Jim Duffy: No consensus emerging around optical long-haul market

So, which analyst firm do we believe?

The one that says optical long-haul will rebound next year? Or the one that says optical will continue to decline for the next two years?

Two weeks ago, I wrote in a column how CIR, a market researcher in New Jersey, predicted recovery for optical long-haul in 2003 based on conversations it had with about 20 service providers. The US$860 million U.S. market for optical long-haul in 2002 is growing to US$1.1 billion next year, and then to US$3 billion in 2006, according to CIR.

Then last week, Dell’Oro Group Inc. issued a release indicating that optical long-haul will be one of the components dragging down the worldwide optical transport industry for the next two years. Dell’Oro predicts 2004 worldwide sales of US$8.1 billion in metro DWDM, long-haul DWDM, SONET/SDH add/drop multiplexers, SONET/SDH Multiservice, and optical switching, down 65 per cent from the US$23 billion peak in 2000.

Modest growth in optical transports won’t occur until 2005, according to Dell’Oro.

Granted, CIR is charting only the U.S. market while Dell’Oro is considering worldwide sales. But which is accurate?

We asked the firms themselves.

“Did you ask Dell’Oro whether they talked to service providers?” asks Mark Lutkowitz, vice-president of optical networking research at CIR. “They’re just an extension of the PR departments of manufacturers. They send out surveys, and if you don’t respond you end up with zero per cent market share, like ADVA (AG) did [one year].”

Lutkowitz maintains that optical is growing this year because bandwidth is still growing. AT&T Corp. in mid-2003 will need to fill up capacity on some of its long-haul routes, he says. Sprint, on the other hand, pushed out its forecast for additional bandwidth into 2004.

Lutkowitz admits market forecasting is an imperfect science, but he also suggests that the optical long-haul market is stigmatized. “Long-haul is a dirty word,” he says. “Overall optimism [of a few years ago] is now excessive pessimism in long-haul.”

Lutkowitz also says his firm, CIR, is not shy about telling it like it is, while others fear offending their clients. “We’re not cheerleaders, we’re not pie-in-the-sky,” he says. “We’re equal opportunity offenders.”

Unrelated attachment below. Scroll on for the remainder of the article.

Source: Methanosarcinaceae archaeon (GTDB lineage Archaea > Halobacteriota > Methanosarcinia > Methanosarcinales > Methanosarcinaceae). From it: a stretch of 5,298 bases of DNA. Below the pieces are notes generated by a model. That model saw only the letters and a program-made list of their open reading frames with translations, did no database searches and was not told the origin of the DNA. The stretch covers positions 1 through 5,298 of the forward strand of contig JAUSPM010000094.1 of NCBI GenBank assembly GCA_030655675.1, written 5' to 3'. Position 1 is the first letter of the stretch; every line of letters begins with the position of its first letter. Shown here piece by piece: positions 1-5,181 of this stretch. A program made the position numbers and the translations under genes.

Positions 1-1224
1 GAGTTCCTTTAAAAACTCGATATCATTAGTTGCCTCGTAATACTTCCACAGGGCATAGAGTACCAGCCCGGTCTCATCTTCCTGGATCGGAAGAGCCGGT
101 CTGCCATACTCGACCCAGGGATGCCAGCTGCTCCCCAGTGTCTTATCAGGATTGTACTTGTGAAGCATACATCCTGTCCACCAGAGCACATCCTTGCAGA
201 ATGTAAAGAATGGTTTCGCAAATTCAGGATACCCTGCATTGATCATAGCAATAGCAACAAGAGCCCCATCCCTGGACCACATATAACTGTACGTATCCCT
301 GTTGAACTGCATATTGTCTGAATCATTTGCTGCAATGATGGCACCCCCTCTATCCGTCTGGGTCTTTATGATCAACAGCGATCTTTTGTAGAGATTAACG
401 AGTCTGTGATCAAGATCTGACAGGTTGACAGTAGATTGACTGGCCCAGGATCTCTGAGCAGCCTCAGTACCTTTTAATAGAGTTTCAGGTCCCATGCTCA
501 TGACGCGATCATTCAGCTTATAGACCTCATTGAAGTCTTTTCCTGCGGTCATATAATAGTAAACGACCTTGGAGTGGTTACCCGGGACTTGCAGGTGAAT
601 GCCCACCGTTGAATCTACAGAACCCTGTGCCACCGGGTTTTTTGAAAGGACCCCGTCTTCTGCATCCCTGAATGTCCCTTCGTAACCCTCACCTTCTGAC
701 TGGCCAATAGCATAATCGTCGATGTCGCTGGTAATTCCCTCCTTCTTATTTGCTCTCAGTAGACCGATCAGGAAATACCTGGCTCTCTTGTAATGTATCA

Dell’Oro, meanwhile, says CIR’s data is overly optimistic. Based on its quarterly vendor surveys and, yes, discussions with service providers, Dell’Oro actually projects a more robust market for long-haul optical this year in North America – somewhere north of US$1.2 billion.

But Dell’Oro expects that to drop off by 20 per cent in 2003. In 2006, Dell’Oro projects the worldwide optical long-haul market to be US$3.5 billion, vs. CIR’s forecast of US$3 billion in the U.S. alone.

“If someone is out there telling us that North America is going to rebound in a market that everyone is screaming overcapacity, then I think there’s someone either very optimistic or they believe that there is no overcapacity in the network,” says Jimmy Yu, Dell’Oro’s optical transport analyst. “It’s way too optimistic.”

Yu says there’s only about three or four routes in a carrier’s North American long-haul networks that are “hotspots,” or in need of additional bandwidth capacity – hardly enough to warrant the kind of growth in optical transport and switching gear CIR is projecting.

“Unless they’re saying that more carriers are going to come into this space and build out networks, I can’t see how the U.S. market could grow that big,” Yu says. “Eight hundred million to US$3 billion over the course of four years? That’s a lot.”

Yu does not argue that carriers will consume more bandwidth next year and in coming years, but the price erosion that occurs with optical long-haul equipment will offset any remarkable growth in revenue, he says.

In fact, Yu says, revenue will decline.

“They could buy more units with less price,” he says. “It’s pure economics at that point.”

Duffy is a managing editor with Network World (U.S.). He can be reached at [email protected].

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